Patent landscaping provides valuable business insights, advancing an edge over competitors. Business strategies utilize the information starting with dominant players in the sector to source available solutions, identify gaps, and open new hemispheres of opportunities in tech domains. Figure 1 depicts the importance of Patent Landscape Analysis when an entity wishes to launch their product in the market.

In addition, companies become more equipped to develop new licensing strategies and improve their existing products besides merely identifying commercial value of existing patents. Patent database searches net only live patent details, with searches additionally restricted to jurisdiction ( I.e., live patents are searched only within India or the US, depending on the country of application). If you have invented new data sharing methods over the internet that you wish to patent, there may certain infringements Individuals or organisations have the option to buy that patent, initiate a joint venture with the other party, or establish a share agreement.

Figure 2: Patent landscaping report for electronic waste management (World Intellectual Property Organization, 2013).

Figure 2 represents a patent landscaping report for electronic waste management. It shows extensive growth in patent families dealing with hazardous Cadmium from batteries, battery dismantling and use of conveyor belt for e-waste logistics and sorting from 2006 to 2010. The number of patent families from 1980 (50 families) to 2010 (650 families) have increased with majority countries adjoining the Asia Pacific region (Japan, China) followed by the USA, Germany and Korea (World Intellectual Property Organization, 2013).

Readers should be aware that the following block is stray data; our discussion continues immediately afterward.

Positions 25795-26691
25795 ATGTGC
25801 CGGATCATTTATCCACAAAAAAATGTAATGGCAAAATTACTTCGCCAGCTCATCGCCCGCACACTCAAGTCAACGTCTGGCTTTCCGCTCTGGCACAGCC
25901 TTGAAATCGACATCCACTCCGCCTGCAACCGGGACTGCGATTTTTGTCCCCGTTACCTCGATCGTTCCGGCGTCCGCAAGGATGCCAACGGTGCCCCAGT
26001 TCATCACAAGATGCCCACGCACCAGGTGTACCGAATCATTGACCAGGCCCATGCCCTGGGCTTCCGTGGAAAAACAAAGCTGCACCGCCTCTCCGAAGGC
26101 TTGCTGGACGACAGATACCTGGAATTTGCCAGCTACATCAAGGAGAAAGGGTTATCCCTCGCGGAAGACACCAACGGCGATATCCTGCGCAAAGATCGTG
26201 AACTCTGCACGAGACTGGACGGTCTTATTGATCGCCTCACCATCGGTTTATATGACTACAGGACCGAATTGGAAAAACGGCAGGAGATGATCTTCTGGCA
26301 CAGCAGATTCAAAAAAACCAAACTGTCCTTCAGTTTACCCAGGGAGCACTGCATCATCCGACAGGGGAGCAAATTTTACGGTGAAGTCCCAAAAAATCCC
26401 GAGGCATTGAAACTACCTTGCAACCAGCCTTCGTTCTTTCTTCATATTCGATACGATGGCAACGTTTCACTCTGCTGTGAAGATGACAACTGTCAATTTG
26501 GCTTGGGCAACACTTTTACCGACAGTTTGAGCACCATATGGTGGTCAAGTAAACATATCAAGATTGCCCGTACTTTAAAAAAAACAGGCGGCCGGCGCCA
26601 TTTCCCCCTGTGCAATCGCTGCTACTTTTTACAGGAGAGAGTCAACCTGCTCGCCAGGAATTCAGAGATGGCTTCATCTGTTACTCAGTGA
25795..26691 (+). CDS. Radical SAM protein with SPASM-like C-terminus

Benefits of Patent Landscaping

Several companies wish to understand their relative strengths and leverage upon the collaterals. Individuals or organisations who are developing new mechanisms, tools and technologies can rely on patent landscaping reports. The risk assessments can be streamlined and the nature of investments required can be gauged. Benefits include capacity to:

  • Identify all patents that are associated with a relevant technology.
  • Gauge risks postulated by other competitors.